What doesn’t affect your credit score is applying for a car finance quote from Match Me Car Finance. You can freely browse all the cars and commercial vehicles that can be financed without worrying about how it will affect your score.
Other factors that don’t affect your score are: your salary, student loans, medical history, criminal record, council tax arrears and any parking or driving fines. Lenders may still request this information, and it can affect your application, just not your credit rating.
How do I Improve my Credit Score?
If you want to improve your credit rating, you have a number of options.
|What To Do||How It Works|
|Make regular payments on time||This is the simplest way to improve your score. It shows that you borrow money reliably and are responsible with your loans and credit.
|Use Less Credit||Not always an option, but if you study your payment history there may be ways to reduce your credit usage. The lower it is, the better, and under 30% is what you should aim for.
|Prove Where you Live||Registering on the electoral role using your current address, even if you live with family or in shared accommodation, will improve your score.
|Build your Credit History||Young people and people who have recently moved to the UK will have a lower score due to having less credit information to provide, and this makes anything that damages your score more impactful.
Keep your old accounts open to show as much history as possible.
|Remove Errors from your Report||Even a simple spelling mistake in your address can impact your credit score. View your full credit file and look through it carefully to find any errors.
|Check for Fraudulent Activity||If fraudsters have accessed your personal details, they may have used your credit without your knowledge. If you see any suspicious usage, get in touch with your CRA for help.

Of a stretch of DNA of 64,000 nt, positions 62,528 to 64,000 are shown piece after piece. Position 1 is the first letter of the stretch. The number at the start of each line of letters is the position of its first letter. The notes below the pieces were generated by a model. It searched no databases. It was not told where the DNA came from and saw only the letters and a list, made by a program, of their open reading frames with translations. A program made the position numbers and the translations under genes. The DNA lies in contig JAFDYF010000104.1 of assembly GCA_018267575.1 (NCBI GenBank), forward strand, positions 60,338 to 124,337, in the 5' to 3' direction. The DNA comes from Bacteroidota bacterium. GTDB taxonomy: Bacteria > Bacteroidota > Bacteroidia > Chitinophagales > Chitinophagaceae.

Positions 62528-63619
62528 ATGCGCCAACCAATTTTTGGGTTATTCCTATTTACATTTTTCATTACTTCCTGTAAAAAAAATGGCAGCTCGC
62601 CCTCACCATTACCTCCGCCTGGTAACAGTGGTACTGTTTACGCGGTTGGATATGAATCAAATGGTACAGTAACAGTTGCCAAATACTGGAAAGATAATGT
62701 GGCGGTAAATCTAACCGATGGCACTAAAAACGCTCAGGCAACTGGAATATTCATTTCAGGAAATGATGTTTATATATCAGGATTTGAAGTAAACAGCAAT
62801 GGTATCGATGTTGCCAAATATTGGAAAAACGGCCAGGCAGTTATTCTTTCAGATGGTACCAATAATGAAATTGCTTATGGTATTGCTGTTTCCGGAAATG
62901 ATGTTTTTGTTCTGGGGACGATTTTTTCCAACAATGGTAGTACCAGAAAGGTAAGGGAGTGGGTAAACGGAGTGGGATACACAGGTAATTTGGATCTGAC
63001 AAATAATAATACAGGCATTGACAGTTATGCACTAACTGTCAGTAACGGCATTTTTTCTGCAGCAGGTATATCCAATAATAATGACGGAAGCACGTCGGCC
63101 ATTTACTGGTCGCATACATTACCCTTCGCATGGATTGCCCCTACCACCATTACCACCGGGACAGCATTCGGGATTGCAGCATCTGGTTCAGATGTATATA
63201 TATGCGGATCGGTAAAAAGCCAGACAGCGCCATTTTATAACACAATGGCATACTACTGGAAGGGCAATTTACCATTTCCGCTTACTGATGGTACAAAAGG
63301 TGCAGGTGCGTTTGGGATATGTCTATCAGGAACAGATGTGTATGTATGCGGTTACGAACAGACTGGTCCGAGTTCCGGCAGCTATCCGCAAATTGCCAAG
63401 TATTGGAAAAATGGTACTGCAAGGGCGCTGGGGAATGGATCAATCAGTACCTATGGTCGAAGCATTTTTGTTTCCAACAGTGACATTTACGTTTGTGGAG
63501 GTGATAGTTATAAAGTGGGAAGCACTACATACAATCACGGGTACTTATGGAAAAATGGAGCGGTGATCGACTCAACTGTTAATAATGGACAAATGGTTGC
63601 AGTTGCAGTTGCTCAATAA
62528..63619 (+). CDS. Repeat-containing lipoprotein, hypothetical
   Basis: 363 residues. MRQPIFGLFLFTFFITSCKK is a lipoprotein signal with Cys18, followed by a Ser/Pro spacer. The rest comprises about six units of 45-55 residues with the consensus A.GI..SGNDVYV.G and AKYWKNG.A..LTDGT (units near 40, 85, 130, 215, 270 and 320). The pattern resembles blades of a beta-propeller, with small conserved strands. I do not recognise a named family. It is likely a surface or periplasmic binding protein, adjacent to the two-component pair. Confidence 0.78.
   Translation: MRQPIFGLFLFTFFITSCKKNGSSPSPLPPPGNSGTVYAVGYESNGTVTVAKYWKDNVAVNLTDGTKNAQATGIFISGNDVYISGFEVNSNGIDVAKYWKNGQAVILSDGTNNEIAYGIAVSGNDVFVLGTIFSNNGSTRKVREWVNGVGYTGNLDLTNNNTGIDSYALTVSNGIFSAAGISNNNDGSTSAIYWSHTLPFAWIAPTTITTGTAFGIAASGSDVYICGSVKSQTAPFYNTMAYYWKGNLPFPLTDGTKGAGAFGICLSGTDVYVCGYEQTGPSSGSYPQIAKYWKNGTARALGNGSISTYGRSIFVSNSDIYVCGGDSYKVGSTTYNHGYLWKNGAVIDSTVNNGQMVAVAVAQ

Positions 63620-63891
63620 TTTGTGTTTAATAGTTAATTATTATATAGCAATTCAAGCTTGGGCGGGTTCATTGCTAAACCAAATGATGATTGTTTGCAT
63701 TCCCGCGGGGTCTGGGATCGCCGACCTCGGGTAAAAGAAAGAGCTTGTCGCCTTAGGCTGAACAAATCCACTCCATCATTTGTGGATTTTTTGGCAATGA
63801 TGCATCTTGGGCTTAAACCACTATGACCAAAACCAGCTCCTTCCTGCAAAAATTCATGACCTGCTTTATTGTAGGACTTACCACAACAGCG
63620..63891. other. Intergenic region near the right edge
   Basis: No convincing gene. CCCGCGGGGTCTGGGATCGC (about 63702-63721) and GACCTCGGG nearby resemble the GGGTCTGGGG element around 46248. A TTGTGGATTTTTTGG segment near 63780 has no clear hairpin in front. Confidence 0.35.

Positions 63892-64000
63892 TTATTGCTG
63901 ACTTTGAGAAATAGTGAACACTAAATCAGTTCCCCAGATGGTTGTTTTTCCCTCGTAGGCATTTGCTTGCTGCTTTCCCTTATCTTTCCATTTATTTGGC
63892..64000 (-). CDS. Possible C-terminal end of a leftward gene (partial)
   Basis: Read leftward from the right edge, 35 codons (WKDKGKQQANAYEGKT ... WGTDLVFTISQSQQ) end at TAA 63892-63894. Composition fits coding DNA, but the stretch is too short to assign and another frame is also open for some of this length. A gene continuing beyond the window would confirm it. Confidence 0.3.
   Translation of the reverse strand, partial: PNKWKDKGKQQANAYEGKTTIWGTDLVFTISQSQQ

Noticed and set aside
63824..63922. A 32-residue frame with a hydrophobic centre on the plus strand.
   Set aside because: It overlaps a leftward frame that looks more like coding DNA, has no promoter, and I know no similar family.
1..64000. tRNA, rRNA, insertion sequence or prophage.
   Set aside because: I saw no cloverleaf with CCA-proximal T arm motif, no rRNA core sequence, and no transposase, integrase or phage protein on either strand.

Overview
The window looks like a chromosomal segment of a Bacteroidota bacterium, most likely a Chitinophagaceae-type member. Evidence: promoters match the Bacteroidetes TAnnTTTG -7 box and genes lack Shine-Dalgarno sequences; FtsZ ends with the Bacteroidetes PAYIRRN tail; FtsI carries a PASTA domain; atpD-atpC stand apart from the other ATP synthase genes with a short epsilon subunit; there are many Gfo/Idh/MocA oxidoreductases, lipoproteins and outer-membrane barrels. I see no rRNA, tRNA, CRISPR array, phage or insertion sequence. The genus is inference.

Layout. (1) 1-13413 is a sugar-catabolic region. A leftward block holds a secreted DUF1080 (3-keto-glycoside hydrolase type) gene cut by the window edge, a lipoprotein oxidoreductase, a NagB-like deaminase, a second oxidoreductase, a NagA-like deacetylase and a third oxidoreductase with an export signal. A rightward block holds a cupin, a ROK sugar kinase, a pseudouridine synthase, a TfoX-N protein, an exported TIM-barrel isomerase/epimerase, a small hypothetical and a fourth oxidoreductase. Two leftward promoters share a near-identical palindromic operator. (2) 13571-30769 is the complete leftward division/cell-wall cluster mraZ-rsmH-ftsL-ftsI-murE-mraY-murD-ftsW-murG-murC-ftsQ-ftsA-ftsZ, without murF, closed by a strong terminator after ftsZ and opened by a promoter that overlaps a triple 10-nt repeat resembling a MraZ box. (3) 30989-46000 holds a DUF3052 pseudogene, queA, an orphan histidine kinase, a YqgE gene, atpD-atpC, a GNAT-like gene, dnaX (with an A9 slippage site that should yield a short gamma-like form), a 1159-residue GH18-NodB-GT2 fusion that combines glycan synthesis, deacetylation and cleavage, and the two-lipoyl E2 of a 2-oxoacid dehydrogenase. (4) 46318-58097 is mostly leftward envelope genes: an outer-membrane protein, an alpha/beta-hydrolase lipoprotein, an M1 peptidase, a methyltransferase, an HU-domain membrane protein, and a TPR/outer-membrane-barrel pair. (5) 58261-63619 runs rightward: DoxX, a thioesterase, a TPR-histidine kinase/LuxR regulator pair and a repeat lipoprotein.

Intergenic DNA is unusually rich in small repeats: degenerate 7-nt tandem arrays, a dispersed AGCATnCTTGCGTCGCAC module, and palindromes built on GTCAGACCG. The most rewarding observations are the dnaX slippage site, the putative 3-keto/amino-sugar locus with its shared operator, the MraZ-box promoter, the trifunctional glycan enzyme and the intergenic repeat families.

|Avoid Moving Home||If you can, avoid changing your address frequently as this will negatively affect your score; lenders may assume you have difficulty paying rent.
|Apply Carefully||Applying for credit and being rejected many times will be a red flag for lenders, and may reject you even if your score is good.
|Cut Financial Ties
|Sharing joint mortgages or credit cards with another person can affect your score if the other person’s is worse.
|Cancel Unused Credit Cards||This is a difficult decision, as having old credit cards shows more credit history, but does increase the risk of fraud. Consider other options before cancelling your cards.
If you have tried these methods, but to no avail, don’t worry! Match Me are here to help. If you apply for our free car finance quote, it will never affect your credit score.
When you find a lender that’s right for you, and the perfect vehicle for your work or personal use, you’ll have a new way to show lenders that you are a responsible borrower.
More About Car Finance
To learn more about car finance, commercial vehicle finance, or have any questions about what we do, please get in touch. You can also check out our other blog posts for more advice and finance guides. We look forward to hearing from you.